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TWO by Two- Stories Beneath the Surface
Amelia Amell and Jesús Chaidez
Painting, Drawings, and Prints
Exhibition Dates: February 22nd to April 14th
Opening Reception: Friday, February 22nd • 6:00 PM to 9:00 PM • Tea Served 5:00 PM to 6:00 PM
Opening reception Special Guest: DJ Carlos Montoya will provide an evening of tunes and video
The Manhattan Beach Art Center (MBAC) presents TWO by Two- Stories Beneath the Surface with artists Amelia Amell and Jesús Chaidez.
Both artists have been informed by their rich cultural backgrounds, one from the island of Hispaniola and the other from Culiacan, Mexico. As a whole, the exhibit examines artists living in two worlds and the impact of global politics, personal histories, and cultural symbolism. Curated by Singletree Arts, the exhibition highlights two important contemporary artists and their art making practice.
Jesús Chaidez was born in Culiacan Sinaloa and immigrated to the United States when he was five years old. He attended the Los Angeles County High School for the Arts, and received his B.F.A. from the San Francisco Art Institute in 2005. His work explores the importance of under painting (the layering of paint). The work is inspired by the burial mound traditions and through meditative mark - making the layers of color form mounds of dramatic grass. They tell the story of “Illegal immigration,” and the drug trade which shares the same infrastructure and destination. Chaidez is also an expert in the art of tea and will be hosting a few workshops throughout the exhibition.
Amelia Amell was born on Hispaniola and is currently a resident of Manhattan Beach. She has always been haunted by a sense of separation, a feeling of not belonging to a family, a society, or even a body. Eventually understanding that this feeling is common to the human experience, she is searching for security in a constantly changing world, forever longing for belonging. Her art emerges from this universal desire to make things whole again, especially to bridge the mundane and the divine.
Fashion with a conscious. Style with a meaning. Art with a message.
Eco-friendly and ethically made in Los Angeles/Hueyapan. Shop the curated art wear by MYM Organics at the Manhattan Beach Art Center. The pop-up shop will be open during the opening reception for TWO by Two- Stories Beneath the Surface and A Tea Gathering.
Special Exhibition Events at MBAC:
- A Tea Gathering, February 24th, 4:00 PM to 6:00 (limited seating and pre-registration required)
- Special Spring Equinox Concert with folk rockers, Winter Grain, Sunday, March 24th, 6:00 PM to 9:00 PM
- Indigo Dye and Tea Workshop with Jesús Chaidez and MYM Organics, Saturday, April 13th, 4:00 PM to 6:00 PM
Exhibition Dates: May 3rd through June 16th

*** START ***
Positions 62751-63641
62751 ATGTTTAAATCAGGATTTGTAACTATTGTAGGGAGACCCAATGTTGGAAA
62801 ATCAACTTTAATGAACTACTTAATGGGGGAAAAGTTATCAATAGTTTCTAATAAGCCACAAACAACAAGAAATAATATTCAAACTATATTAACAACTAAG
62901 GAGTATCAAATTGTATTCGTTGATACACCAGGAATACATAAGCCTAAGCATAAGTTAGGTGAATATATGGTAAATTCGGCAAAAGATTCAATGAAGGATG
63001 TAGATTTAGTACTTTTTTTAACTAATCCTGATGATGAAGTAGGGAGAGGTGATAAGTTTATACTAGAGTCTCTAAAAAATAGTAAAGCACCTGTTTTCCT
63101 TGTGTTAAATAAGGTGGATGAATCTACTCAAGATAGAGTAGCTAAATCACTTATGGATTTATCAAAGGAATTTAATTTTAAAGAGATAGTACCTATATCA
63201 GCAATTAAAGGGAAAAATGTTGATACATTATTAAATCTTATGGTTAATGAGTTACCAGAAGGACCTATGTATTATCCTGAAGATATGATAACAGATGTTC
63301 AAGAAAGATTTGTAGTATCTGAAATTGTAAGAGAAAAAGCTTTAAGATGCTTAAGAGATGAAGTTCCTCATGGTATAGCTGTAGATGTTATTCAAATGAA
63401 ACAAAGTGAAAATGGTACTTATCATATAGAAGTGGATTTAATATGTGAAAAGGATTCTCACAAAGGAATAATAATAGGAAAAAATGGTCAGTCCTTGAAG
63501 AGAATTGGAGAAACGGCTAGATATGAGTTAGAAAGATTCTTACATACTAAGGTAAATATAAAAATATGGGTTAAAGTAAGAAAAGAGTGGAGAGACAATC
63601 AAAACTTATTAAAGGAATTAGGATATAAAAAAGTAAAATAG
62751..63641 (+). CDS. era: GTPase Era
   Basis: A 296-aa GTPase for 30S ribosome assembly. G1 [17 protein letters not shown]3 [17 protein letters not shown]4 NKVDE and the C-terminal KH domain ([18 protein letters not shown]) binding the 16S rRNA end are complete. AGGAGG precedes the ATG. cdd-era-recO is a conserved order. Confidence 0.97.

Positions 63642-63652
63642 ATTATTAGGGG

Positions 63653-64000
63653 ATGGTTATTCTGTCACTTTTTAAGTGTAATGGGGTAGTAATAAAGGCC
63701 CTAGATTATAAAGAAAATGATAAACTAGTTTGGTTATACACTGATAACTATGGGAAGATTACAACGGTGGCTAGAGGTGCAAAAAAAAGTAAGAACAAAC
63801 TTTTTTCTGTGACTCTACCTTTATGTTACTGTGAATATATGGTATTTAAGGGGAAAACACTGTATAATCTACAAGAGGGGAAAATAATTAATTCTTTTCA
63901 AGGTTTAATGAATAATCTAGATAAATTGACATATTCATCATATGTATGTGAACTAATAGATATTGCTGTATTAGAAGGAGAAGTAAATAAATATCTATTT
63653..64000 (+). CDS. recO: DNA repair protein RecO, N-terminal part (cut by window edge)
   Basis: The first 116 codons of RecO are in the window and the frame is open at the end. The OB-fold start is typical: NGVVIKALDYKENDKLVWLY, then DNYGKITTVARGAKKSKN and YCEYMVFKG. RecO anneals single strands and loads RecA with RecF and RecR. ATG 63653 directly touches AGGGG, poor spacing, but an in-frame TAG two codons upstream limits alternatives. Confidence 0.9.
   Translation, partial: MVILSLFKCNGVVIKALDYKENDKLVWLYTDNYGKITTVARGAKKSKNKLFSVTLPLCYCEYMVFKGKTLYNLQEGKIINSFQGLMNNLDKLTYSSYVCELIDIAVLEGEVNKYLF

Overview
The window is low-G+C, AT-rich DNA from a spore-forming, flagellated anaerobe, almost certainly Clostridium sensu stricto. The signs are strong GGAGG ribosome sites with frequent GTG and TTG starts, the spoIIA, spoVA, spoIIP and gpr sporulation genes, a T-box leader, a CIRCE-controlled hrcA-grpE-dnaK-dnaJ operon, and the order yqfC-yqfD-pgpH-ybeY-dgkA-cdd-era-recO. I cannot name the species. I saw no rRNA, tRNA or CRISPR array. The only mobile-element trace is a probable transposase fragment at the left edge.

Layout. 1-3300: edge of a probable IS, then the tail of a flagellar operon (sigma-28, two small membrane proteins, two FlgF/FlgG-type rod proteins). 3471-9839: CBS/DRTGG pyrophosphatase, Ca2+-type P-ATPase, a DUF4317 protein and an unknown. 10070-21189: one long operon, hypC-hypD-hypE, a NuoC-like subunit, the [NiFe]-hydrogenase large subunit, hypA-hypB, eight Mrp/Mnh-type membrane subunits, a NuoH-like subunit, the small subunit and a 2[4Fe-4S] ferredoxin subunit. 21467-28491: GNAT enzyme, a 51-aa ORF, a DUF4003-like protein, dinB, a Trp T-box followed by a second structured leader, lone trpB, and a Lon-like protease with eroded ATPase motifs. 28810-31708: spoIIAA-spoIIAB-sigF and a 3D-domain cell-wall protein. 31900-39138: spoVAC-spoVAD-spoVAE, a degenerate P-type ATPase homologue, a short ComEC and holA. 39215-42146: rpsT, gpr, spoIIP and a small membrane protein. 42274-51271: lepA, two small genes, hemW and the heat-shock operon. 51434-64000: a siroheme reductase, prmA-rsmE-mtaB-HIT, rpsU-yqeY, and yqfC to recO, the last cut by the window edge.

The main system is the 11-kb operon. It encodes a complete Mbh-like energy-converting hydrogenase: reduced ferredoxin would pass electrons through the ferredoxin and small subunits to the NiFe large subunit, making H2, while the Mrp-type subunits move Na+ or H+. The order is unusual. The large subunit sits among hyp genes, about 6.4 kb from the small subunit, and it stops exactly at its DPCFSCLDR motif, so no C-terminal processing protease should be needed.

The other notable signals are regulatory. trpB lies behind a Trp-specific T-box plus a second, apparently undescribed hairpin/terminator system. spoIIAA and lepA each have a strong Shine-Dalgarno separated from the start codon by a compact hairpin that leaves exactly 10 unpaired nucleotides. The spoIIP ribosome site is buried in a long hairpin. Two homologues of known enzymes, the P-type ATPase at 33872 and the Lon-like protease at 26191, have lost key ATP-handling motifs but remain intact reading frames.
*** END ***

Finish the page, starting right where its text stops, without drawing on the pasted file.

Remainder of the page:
Opening Reception: May 3, 2019 from 6:00 PM to 9:00 PM
“Morphologizing” aims to explore ancient through contemporary pottery utilizing morphological analysis. The exhibition will focus on the forms, technologies, and materials that comprise pieces of pottery and how these features tell us something about the cultures in which pottery is produced.
Morphology began as the ancient impulse to understand, categorize, and name the natural world. It’s a scientific mode of analysis that originated when prehistoric humans started considering shapes, sizes, and structures of plants and animals.
Over time, morphology has become a defining field of study in biology, anthropology, and topology. But more importantly, it’s become a means of thinking about the reflexive relationship between elements and structure, culture and function, parts and wholes, tooling and technology. And for pottery, morphology helps articulate the significance between cultures and vessels, agriculture and tools, and materiality and ideologies.
The narrow-necked pots in Nigeria, for example, illuminate the need to transport liquids across long distances without spillage. And yet, the same shapes can also be found in numerous cultures across the world. What differentiates these artifacts are the processes they undergo, the materials that concretize their forms, and the ornamentation specific to their individual cultures. The project/aspiration/endeavor/inquiries of this show engage the following critical/morphological questions: How does process reflect or impact object? How do individual elements support overall function? What’s the relationship between parts and wholes? How does ornamentation relate to culture? What’s the relationship between methodology, tools, and object? In what ways does materiality define morphology? In what ways are parts and pieces meaningful in and of themselves, and to what degree do they depend on the whole?
This show aims to not only engage a conversation about pottery, but also provide an entry point to think about the infinite/innumerable intersections between pottery, culture, and our day-to-day lives.
Manhattan Beach Art Center (MBAC)
1560 Manhattan Beach Boulevard
Manhattan Beach, CA 90266
Wednesday through Saturday 10:00 AM to 9:00 PM
Sunday 10:00 AM to 5:00 PM
Monday, Tuesday, and Holidays Closed
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